- Stephanie G. Jan 2, 2001 01:57 AM
Reading food reviews has always been an odd hobby of mine, even though I don't really get a chance to try all these restaurants. Granted, I'm a student in Boston now, but I can still access the LA Times and the Chowhound site!
I've read many of S. Irene Virbila's reviews these few years, and I was just wondering...what do you all think of her taste and work so far? Is she a reliable source?
Boy, this is an interesting can of worms! First off, let me suggest a very good book about restaurant criticism, _Dining Out_ by Andrew Dornenburg and Karen Page.
I can't say that I'm ever thrilled by S.I. Virbila's reviews. However, I also felt that way about Ruth Reichl when she worked for the L.A. Times. Once Ms. Reichl moved to the N.Y. Times, I finally saw how brilliant she was.
Maybe it's just the editors at the L.A. Times but Virbila's reviews are formulaic and not very exciting. Nonetheless, I don't question her taste or integrity when it comes to the evaluation of a restaurant.
Still, it's one hell of a lot more fun to read Meredith Brody, in New Times L.A. (also available on the web), when you want to truly enjoy reading about a restaurant experience by someone who seems to know what it's all about.
re: Bob Brooks
Well, IMHO, I'm not too fond of Ms. Virblia as a food critic. She seems to frequent all the hip and trendy places, most of which are in the Hollywood and west side areas. If you read her enough, you wouldn't know that places like the San Gabriel Valley existed. In some reviews, she seems to receive preferential treatment at restaurants, even from celebrity chefs, that normal people wouldn't hope to expect.
In a recent article that she decribes the "Cream of the Crop" includes Pause, which went out of business after 3 months (I've been there, it was expensive and not very good), and Josie, which hasn't even opened yet. I suppose she's not a economic or business expert and not expected to predict a restaurant's success, but she also decribed these very two restaurants in the Los Angeles Times Magazine article titled "A Food Lover's Feast" way back in June! My point is that she seems to gush over and pay special attention to restaurants that characterize a certain style or attitude. I think there are much too many good restaurants and too little printing space to waste like that.
Ms. Virbila has a very good journalistic style, and probably an impeccable palate. She rates restaurants on a system up to four stars, and I never noticed her give a restaurant that much. So it's good that she's discriminating. I must admit that I do read just about every review that she does. But no matter what restaurant, she always goes for a steak, which isn't a bad thing, it does get tiring.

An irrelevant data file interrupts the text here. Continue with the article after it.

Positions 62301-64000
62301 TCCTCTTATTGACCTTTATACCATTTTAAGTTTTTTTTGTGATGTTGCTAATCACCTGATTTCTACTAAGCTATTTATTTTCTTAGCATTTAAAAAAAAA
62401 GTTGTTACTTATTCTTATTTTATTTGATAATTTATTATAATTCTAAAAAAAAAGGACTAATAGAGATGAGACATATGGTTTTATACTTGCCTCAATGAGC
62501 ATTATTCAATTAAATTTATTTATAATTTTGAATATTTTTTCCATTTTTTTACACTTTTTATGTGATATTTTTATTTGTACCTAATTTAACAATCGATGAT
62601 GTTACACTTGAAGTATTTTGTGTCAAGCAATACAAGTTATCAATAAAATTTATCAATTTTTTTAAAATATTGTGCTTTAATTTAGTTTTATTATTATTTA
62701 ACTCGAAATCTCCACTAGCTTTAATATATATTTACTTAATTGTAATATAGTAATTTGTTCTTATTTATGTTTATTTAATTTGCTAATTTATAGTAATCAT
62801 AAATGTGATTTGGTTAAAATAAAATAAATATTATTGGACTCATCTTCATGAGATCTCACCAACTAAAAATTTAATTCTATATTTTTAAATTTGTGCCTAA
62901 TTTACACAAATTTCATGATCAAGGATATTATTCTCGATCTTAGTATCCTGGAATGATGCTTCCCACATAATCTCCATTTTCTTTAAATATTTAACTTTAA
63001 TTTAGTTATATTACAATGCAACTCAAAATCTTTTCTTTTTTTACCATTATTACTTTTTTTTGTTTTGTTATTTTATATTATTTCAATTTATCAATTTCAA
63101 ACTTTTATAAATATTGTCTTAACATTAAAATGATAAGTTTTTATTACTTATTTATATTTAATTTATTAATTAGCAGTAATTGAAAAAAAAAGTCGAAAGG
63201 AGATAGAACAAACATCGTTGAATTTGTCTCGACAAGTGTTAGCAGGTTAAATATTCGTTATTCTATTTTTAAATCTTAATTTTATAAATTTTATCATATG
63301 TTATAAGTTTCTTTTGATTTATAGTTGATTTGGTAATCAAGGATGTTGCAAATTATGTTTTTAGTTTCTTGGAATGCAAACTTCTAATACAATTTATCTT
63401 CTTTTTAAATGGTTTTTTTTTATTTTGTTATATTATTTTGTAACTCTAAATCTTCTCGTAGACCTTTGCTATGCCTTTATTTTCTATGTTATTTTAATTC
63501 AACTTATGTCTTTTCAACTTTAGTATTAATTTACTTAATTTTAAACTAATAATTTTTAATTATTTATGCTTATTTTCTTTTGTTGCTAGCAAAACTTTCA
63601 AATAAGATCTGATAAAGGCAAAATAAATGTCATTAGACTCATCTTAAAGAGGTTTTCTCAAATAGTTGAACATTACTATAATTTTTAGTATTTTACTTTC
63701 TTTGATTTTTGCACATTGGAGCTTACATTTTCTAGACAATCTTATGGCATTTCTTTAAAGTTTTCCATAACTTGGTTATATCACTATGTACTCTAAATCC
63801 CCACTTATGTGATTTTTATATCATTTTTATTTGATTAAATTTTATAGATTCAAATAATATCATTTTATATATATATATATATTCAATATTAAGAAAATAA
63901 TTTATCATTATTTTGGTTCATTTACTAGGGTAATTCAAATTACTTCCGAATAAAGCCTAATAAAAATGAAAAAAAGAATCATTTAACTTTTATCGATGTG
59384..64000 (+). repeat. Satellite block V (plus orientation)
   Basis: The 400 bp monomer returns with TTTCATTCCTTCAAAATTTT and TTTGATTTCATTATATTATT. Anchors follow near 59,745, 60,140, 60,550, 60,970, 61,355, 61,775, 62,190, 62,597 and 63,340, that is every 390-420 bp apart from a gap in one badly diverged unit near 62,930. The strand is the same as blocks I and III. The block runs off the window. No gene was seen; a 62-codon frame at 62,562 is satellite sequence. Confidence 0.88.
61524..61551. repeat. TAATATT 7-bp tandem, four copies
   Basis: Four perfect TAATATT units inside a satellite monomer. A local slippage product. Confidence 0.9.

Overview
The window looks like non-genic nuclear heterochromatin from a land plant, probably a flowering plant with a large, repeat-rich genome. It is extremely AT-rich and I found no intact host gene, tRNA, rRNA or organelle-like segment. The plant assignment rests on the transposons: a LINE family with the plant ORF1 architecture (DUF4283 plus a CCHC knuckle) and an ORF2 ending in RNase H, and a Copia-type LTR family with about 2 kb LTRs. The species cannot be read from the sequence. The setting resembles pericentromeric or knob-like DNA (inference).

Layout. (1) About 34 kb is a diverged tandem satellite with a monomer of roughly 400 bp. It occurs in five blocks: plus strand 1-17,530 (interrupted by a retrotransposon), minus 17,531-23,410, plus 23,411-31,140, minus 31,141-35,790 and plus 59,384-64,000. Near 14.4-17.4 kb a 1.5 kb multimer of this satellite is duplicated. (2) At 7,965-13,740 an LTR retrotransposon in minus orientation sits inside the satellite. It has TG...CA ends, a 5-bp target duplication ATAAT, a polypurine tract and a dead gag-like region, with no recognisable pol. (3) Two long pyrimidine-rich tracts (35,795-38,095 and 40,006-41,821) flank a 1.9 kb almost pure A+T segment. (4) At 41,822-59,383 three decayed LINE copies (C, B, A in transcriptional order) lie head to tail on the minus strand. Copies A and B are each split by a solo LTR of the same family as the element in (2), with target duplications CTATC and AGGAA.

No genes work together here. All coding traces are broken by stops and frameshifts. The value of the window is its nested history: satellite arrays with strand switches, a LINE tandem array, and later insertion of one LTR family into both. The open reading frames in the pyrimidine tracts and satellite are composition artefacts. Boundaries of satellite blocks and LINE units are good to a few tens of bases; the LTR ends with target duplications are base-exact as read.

So personally, I don't find her very reliable since she seems biased towards the hip and hyped restaurants. If you read the very first page of chowhound.com, she represents foodies, which is everything chowhounds are not.
Irene Virbila is generally OK but not when a dish has truffle oil (she automatically hates it) or is sweet (she will say it was cloying). I have seen this dozens of times over the years. I think the biggest problem with reviewers in LA and maybe everywhere else, is that the chefs own many restaurants and when they are in the house the food is great but when they are not it is inferior. I have seen this too many times. For example, I recently had dinner at Remi in Santa Monica and all 4 courses were superb. I also had dinner at Joe's in Venice (one of my favorite restaurants)and was disappointed. Joe was not there that night. Remi was better than usual, in fact it was astounding. I even had them pair the food with wines and 3 out of 4 courses were perfect pairings.
With this inconsistancy it is hard to duplicate the experience of the critic.
Meredith Brody is amusing but frequently gives great ratings to restaurants that have lots of heart and charm but poor food (Just Like Home Cafe in Marina Del Rey, Angel's in Venice).
When I was in college (class of '95) I loved reading restaurant reviews of places I couldn't afford! I'd save for a few weeks then splurge on a place like Campanile.
Irene Virbila's palate is impeccable and I think her reviews do a great job of capturing atmosphere. And as far as the guy who thinks she only likes "hip" places, she turned me on to a BBQ joint in a tiny Culver City diner space run by an old woman and her son where I had a near-religious experience.
re: No name for now
I'm OK with it. The star system should remain in the spirit of the michelin guide. The food is great and I go there all the time. But should it get the same stars as a place with an expensive, beautiful space, teams of waiters and magical atmosphere? I don't think so. One and a half stars recognizes the achievement of the food, and if someday they decide to build some luxurious House of Blues-style palace they'll probably get that extra star. (but I don't think they should change a thing).
What's the shame in eating at a 1 1/2 star gem?
You shouldn't get a star just for opening your doors- one star is an achievement!
PS to Irene: I like my cornbread a little dry...
She's a snob like most L.A. Times food critics; seems to be more interested in busting her expense account than in finding restaurants for the people. My favorite example of where she's coming from was the column in which she admitted she didn't know (or figure out, evidently) what chili cheese fries are.